It is worth note, the primary concern is those coefficients and by each of the regimes. The estimated coefficient of the first regime is (−3.147), which is significant at 1 per cent level. This implies that inflation decreases by 3.147 per cent with a decrease of 1 per cent inflation rate for major oil-exporting SSA countries that have an inflation rate of less than or equal to 14.47 per cent. In the second regime, if the inflation rate is above 14.47 per cent, the estimated coefficient is (−0.0022). However, it is not significant, which indirectly referred to as; there is no impact of inflation on RER when that inflation rate is above 14.47 per cent. The result was spontaneous, suggests that an increase in inflation rate beyond a certain threshold level of 14.47 per cent would have no impact on the RER and would just consider depending on the countries level of leverage.
The control variables in the model also shown that an annual variation in squared RER, and squared CPI, excluding trade openness, are statistically significant in explaining the impact of RER and inflation rate. Both squared terms are significant at 1 per cent affirmed that there is a certain limit for which the impact of the variables of interest can explain variations on one another. This indicates that the lesser terms of trade, and that of both squared terms, the higher the RER. The estimated coefficients of terms of trade and consumer price are −8.942 and 2.826, respectively. Even though, the trade openness variable shows that it positively explains RER but lost significance from the OLS standard errors and p-value.
Figure 1 shows the graph depicting optimal inflation targets for 15 major oil-exporting SSA countries over the period 1996-2017. The LR function diagram of the single threshold model is used to investigate the consistency of the true threshold and the estimated threshold value to give a better picture of the accuracy of the threshold estimates and the confidence intervals. The inflation threshold level is the threshold estimation value when the long-run ratio LR value is zero. The graphs presented in Figures 1 are for the first and second threshold parameters of the inflation threshold levels for 14.47 and 4.37, respectively when the LR value is zero. The confidence interval of the threshold estimation value is the interval of the inflation threshold level, that approximate to less than the long-run ratio LR = 7.3523, with the confidence interval at 95 per cent. Consequently, the confidence interval of threshold estimation values 14.47 and 4.37 are [7.63 – 13.24] and [8.72 − 13.84], respectively. As the corresponding confidence interval contains two threshold estimation values, the threshold estimation value is consistent with the true threshold value.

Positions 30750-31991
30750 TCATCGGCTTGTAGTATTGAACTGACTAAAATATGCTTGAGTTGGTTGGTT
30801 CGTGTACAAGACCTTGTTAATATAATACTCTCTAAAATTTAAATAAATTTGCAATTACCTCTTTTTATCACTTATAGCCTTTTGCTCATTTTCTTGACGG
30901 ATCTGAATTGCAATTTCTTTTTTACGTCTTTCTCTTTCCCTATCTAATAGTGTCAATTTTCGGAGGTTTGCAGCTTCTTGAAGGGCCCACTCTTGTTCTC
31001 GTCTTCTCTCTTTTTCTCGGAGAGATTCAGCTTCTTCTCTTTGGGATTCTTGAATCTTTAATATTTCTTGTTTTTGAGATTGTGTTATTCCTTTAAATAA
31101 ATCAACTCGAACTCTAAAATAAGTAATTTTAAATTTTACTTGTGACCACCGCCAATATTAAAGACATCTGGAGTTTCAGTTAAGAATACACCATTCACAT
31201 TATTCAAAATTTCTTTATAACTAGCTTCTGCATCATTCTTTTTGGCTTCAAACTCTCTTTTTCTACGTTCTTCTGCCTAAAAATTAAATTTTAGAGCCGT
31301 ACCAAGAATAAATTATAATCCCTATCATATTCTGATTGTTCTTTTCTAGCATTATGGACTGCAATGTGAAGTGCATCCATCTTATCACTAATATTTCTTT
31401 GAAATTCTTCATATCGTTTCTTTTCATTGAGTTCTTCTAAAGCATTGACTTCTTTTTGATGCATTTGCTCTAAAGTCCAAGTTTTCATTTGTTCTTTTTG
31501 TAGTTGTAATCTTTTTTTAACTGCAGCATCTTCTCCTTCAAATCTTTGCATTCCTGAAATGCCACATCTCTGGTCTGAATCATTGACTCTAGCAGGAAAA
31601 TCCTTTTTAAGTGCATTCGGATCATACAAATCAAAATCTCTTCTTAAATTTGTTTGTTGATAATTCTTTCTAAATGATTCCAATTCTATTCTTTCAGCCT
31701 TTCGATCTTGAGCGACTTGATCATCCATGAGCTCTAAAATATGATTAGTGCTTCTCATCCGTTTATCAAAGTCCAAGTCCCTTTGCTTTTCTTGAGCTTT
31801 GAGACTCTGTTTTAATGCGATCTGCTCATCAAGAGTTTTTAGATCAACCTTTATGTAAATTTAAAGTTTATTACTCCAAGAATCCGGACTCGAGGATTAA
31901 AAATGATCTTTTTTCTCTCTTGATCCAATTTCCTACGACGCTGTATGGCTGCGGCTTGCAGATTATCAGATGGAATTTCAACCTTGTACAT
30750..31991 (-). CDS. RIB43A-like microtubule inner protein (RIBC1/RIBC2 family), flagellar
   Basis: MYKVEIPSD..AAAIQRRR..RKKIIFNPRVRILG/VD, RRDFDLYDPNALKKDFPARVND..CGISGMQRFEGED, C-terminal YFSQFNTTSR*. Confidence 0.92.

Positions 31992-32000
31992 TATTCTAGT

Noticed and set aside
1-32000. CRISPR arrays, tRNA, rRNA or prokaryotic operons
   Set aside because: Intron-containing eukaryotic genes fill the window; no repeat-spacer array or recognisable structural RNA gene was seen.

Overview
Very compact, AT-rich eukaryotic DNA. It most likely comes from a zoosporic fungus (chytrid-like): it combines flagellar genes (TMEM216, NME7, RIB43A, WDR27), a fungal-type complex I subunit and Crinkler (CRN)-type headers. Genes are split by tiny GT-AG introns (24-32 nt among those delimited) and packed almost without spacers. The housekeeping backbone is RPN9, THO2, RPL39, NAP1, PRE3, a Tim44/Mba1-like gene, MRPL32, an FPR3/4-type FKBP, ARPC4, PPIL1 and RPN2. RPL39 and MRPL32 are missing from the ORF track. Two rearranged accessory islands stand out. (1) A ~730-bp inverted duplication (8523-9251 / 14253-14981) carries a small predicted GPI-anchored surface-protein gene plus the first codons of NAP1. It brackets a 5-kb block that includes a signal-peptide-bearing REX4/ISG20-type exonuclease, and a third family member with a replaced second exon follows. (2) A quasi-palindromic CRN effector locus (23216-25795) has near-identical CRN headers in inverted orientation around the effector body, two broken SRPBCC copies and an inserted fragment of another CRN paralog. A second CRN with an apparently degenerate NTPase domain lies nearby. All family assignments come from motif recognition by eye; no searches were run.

This study investigates the optimal inflation targets in a panel of 15 major oil-exporting SSA countries using annual data over the period 1996-2017. It used a threshold panel model to examine the threshold-effect test and threshold estimation following the ordinary least squares likelihood ratio developed by Hansen (1999). The threshold-effect test revealed a single threshold level of 14.47 per cent. The findings allow the policymakers in the region to leverage on these important findings, and an inappropriate decision might have serious implications in the monetary policy rule.
Furthermore, the study response to the question of whether an appropriate inflation targeting influences the RER or whether there is an optimal inflation level at which these countries could appropriately maximize leverage on foreign exchange potentials. The study also provides new sight on the existence of a threshold inflation target of 14.47 per cent for these countries. Other variables that can still explain the relationship between inflation regime and the RER in the model are consumer prices and trade openness. The impact of consumer prices was positively significant while the impact of trade openness was negative and not significant. Further studies need to be carried out to unveil the overpowering impact of trade openness in a model of inflation target regimes.
The policy implications of these findings insinuate that the inflation target rate below the threshold value is appropriate and in line with prior expectations. Keeping inflation low in a low-inflation environment is preferred than getting inflation down from above threshold value of 14.47 in a high-inflation regime as envisaged in (Taylor, 2019).
Panel unit root test
*designating statistical significance at 1, 5 and 10%, respectively, for rejecting the null hypothesis for the presence of unit root
Cointegration test with structural breaks analysis: an approach from Gregory and Hansen (1996)
|Panels||Gregory and Hansen models||ADF||Zt||Zα|
|Statistics||Break point||Statistics||Break point||Statistics||Break point|
|Angola||Change in level||−3.07||2014||−3.22||2014||−17.25||2014|
|Change in level with trend||−6.08**||2013||−7.53**||2014||−32.44||2014|
|Change in regime||−6.05**||2010||−3.59||2011||−16.25||2011|
|Cameroon||Change in level||−3.71||2003||−3.90||2003||−16.29||2003|
|Change in level with trend||−4.78||2003||−4.90||2003||−21.55||2003|
|Change in regime||−4.09||2002||−4.19||2002||−20.21||2002|